I know it always feels best to just slam people as lazy who aren't supporting your platform, but there's lazy and there's budget-conscious (esp. in this economy).

Jun. 22, 2009

item.94639

C P

I am sure there's no a coincidence that iTunes offers TNT's The Closer for $2.99 per episode, and at the same time we can't watch the SAME episode FREE of charge at the TNT site unless you are running Windows.

The TNT site has a disclaimer that reads "Sorry! This clip requires Microsoft Windows to play."

I think the disclaimer should read:

"Sorry, you are running OS X: Apple doesn't want you to watch this."

item.94673

David Charlap

C P wrote:

"I am sure there's no a coincidence that iTunes offers TNT's The Closer for $2.99 per episode, and at the same time we can't watch the SAME episode FREE of charge at the TNT site unless you are running Windows. ...Sorry, you are running OS X: Apple doesn't want you to watch this."

Never attribute to malice what can adequately be explained by stupidity and laziness.

Do you seriously think that Apple contacted TNT and said "since you are selling your content on iTunes, you aren't allowed to give it away free to Mac users"? That makes absolutely no sense. Especially when you realize that Windows users can also buy iTunes video content.

It is far more likely that Mac support simply never crossed the minds of the TNT executives that hired the software developers. They probably contracted out the playback system to the lowest bidder, and never even asked for something Mac-compatible.

You should write to TNT. They might not do anything, but they definitely won't if nobody tells them that there's a problem. If enough do, they may decide to insist on Mac compatibility from their developers or give the job to someone else who does support Macs.

item.94679

Francis Volpe

I'd be suspicious here too, except for one thing: The iTunes store is open to Windows users, of which the store surely has a significant number. Which means "The Closer" on iTunes is losing potential sales from those folks because it's free at TNT. My guess is that TNT uses Silverlight or some other protocol that is known to be unavailable on the Mac platform -- in other words, this is the usual marginalization story, not a deliberate strategy to profiteer at the expense of Mac users.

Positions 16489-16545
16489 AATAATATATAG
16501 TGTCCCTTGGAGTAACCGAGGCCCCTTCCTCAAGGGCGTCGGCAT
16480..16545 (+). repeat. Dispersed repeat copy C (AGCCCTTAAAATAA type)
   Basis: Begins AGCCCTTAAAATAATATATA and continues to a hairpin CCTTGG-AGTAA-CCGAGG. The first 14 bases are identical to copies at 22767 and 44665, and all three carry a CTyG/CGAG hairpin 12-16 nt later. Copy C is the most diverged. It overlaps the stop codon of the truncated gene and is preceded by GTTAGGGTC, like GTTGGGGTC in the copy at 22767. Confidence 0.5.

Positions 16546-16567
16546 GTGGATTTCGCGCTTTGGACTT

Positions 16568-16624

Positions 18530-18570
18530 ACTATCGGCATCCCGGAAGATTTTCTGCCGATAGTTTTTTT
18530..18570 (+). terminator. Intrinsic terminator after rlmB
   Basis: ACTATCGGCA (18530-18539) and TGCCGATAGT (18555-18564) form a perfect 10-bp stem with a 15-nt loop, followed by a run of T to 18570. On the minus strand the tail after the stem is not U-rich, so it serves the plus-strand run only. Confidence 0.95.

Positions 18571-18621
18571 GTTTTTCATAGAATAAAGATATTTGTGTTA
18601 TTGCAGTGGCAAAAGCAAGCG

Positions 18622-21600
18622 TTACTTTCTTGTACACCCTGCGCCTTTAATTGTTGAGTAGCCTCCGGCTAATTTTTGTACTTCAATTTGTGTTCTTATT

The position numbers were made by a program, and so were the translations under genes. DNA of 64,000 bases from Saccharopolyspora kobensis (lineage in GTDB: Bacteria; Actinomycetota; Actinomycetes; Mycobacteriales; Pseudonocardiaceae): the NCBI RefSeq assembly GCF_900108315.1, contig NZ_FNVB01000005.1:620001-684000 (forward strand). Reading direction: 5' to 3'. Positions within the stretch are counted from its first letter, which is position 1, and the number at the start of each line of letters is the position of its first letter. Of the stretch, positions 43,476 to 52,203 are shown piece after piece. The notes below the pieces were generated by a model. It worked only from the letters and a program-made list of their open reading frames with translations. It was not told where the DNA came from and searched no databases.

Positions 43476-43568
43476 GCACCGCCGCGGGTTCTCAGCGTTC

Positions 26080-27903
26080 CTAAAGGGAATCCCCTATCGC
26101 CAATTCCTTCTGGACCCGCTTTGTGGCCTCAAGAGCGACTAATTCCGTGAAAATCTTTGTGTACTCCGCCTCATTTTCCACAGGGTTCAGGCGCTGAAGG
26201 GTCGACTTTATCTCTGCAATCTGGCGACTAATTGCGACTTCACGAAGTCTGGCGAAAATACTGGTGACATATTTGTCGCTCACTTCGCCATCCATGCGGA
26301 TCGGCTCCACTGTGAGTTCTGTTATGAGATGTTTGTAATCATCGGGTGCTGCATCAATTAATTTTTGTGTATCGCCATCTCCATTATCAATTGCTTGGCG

Jun. 23, 2009

item.94675

Bill Cameron

Re:

"Sorry, you are running OS X: Apple doesn't want you to watch this."

If that were true, then all the shows from other networks sold through iTunes wouldn't play for free to OS X users either. Somehow I manage to watch any number of shows on my Mac through Hulu, Fancast, and network web sites, despite their availability through the iTunes Store. Besides, it's not like iTunes or the iTunes Store is Mac-only.

The only thing going on here is TNT can't be bothered with supporting OS X. If everyone else can do, so can TNT - if they choose to.

item.94694

MacInTouch Reader

Re the TNT situation -- definitely send an email:

TNT@turner.com

Also, be sure to boycott the channel and purchasing on iTunes. And spread the word. In this day and age, it is a moronic decision on the network's part to knowingly go with one platform and exclude all Macs.

item.94697

Rich Cruse

The sad excuse for web sites that use "Windows Only" features like video is "Most Macs can run Windows".

I repeat my mantra, "The web is about breaking down barriers. Design your site for everyone and your site/business will flourish."

item.94733

MacInTouch Reader

Francis Volpe wrote: